Picture: B Sound: B- Extras: C+ Film: B
one of the most popular of all film genres, yet so many of them are so bad and
unfunny these days (in part thanks to Political Correctness and the Extreme
Rights’ censorship) that it is rare when one hits the mark. Some say it has to do with too many skit
shows and gross comedy has gone out of control, but Harold Ramis’ Caddyshack (1980) featured cast members
from Saturday Night Live and he was
from Second City. That is two of the best. Also, co-stars Rodney Dangerfield and Ted
Knight were in great form. The result
was a huge hit that remains one of the best comedies made.
some revisionist history has taken place.
Part of it I believe has to do with the rollback mentality of the
1980s. The tag line of the film sums it
up best referring to the battle between snobs and slobs. Back then, everyone was “smart enough” to
know this was funny, how funny this could be and the potential for fun in the
premise. Today, it is “dangerously
subversive” and stirs up ideas of “class division” that is somehow unacceptable
or “Makes fun of people who don’t stay clean or take baths” and other such
garbage. Now you see how such narrow,
idiotic thinking kills good filmmaking.
there is the gopher, which Bill Murray’s greenskeeper is trying to capture, but to no
avail. Of course, there are
reactionaries who would consider this animal abuse or those who think the gofer
is asking for it, but once again such loser thinking misses the point. This is supposed to be funny and fun for
those who are not dorks and so stuck up they don’t know it. It is a comedy about human nature and is
meant for everyone, though some would say in is somehow “fascist” or creates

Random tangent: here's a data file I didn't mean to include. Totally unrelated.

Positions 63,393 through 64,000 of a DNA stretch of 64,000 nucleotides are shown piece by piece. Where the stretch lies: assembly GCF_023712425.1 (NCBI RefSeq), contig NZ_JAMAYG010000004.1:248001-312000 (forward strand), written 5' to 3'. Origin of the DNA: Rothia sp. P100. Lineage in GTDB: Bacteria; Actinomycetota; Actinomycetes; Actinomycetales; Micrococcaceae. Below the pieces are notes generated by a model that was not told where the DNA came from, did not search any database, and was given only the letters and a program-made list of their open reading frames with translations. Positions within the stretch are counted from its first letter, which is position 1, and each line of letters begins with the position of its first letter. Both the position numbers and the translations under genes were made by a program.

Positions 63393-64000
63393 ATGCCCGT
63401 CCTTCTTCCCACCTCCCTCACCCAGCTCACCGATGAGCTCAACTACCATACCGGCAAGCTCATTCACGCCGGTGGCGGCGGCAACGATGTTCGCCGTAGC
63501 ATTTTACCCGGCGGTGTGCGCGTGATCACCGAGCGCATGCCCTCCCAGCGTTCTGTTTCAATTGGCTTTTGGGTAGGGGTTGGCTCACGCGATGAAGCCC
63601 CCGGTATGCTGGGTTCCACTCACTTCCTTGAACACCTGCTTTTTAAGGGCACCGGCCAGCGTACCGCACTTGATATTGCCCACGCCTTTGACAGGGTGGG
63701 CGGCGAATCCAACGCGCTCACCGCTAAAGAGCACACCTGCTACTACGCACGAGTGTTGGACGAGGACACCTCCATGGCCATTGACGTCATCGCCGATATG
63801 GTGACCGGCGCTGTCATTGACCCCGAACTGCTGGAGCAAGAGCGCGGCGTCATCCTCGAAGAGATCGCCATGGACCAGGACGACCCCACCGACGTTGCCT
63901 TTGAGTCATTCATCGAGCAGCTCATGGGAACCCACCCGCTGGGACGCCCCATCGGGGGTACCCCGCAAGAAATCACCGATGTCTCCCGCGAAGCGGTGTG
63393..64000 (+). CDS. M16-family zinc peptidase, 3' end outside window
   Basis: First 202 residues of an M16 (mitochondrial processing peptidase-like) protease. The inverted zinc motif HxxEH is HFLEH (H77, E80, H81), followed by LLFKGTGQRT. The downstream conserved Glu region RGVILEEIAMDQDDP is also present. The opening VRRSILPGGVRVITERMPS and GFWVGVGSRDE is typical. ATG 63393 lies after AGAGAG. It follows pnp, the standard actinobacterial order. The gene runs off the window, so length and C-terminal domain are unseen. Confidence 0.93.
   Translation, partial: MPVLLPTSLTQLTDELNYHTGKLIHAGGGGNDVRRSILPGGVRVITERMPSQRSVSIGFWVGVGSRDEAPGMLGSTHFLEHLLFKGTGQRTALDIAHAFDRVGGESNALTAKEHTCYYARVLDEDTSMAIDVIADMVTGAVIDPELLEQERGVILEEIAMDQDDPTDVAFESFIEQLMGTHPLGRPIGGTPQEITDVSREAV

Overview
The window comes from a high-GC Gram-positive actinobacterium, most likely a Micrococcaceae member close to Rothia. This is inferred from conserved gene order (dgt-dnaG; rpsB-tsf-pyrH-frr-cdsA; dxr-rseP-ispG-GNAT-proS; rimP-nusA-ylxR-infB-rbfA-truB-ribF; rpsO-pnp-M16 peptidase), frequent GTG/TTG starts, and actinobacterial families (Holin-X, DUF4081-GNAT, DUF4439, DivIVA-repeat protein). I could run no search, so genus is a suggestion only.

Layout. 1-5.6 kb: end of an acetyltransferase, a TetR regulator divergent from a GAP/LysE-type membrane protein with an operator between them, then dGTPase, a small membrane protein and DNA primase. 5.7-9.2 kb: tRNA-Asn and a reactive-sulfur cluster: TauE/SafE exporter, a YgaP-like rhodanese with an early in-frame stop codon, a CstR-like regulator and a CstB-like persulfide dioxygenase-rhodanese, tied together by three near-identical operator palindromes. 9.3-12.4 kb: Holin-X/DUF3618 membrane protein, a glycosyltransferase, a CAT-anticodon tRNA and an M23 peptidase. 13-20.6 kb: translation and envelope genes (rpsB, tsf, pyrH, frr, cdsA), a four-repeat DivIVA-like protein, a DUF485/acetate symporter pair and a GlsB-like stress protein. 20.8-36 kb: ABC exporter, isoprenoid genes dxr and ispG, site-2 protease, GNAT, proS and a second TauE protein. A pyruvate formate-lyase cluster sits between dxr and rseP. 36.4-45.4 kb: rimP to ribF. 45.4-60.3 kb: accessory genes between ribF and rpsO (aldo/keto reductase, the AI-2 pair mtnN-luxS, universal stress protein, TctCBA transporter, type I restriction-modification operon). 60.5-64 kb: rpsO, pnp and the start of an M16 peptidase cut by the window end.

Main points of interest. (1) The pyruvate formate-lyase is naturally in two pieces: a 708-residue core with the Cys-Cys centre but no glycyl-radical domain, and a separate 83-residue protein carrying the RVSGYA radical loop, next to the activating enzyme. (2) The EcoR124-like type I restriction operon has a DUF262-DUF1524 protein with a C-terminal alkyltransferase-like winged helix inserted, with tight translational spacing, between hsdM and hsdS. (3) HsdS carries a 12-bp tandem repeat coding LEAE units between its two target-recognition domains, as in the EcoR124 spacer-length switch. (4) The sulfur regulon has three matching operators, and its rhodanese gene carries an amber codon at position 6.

too much of a sense of “counterculture community” among other absurd ideas.
are Knight and Chevy Chase (at the height of his powers) perfect as the snobs,
Dangerfield is unstoppable as the guy who intends to bring the house down. The film starts out with standard set-up
scenes, then once everything is established, lookout! For there, the film is an energetic hoot and
fun. The chemistry among the cast is
classic and we have seen few comedies since then with this kind of great cast
that worked. The Ramis/Brian-Doyle
Murray/Douglas Kennedy screenplay takes advantage of every opportunity the
situation has and the result was a big hit that some critics would not
acknowledge as good.
juggled this well and this should have been the beginning of a great directing
career, and though he is funny and talented, few of the films he helmed since
(the original National Lampoon’s
Vacation and Analyze This) have
had the heart, soul and comic timing of this one. Doyle-Murray also has a role, along with
reliable character actor Albert Salami and the sexy Cindy Morgan rounding out
the memorable cast. Warner Bros. was
very smart to release this gem early on in their HD-DVD slate. Rediscover it this way if you can.
X 1 1080p digital High Definition image has some haziness and grain, but the
film is looking good for its age.
Cinematographer Stevan Larner (Badlands)
did a better job shooting this film than he ever got credit for. A little more work could be done on the
print, but it holds up well. The Dolby
Digital Plus 5.1 mix is not horrible, taking advantage of the score by Johnny
Mandel (M*A*S*H, Being There, The Verdict) having been recorded in stereo, but this was an
optical monophonic theatrical release. I’m Alright by Kenny Loggins was a big
hit for the film that is also originally stereo and unfortunately led to series
of much goofier, dumber, poorer and annoying later movie themes. This is better than doing any kind of 1.0
Mono here in French and Spanish versions, but the fidelity of the dialogue and sound
effects show their age.
include the original theatrical trailer and Caddyshack: The 19th
Hole featurette about the making of the film. As many know, a disastrous sequel followed
and may have soiled the reputation of the original more than expected, but this
original Caddyshack is a golden
moment in the comedy genre and this new HD-DVD will remind everyone of that in
ways that are long overdue.
- Nicholas Sheffo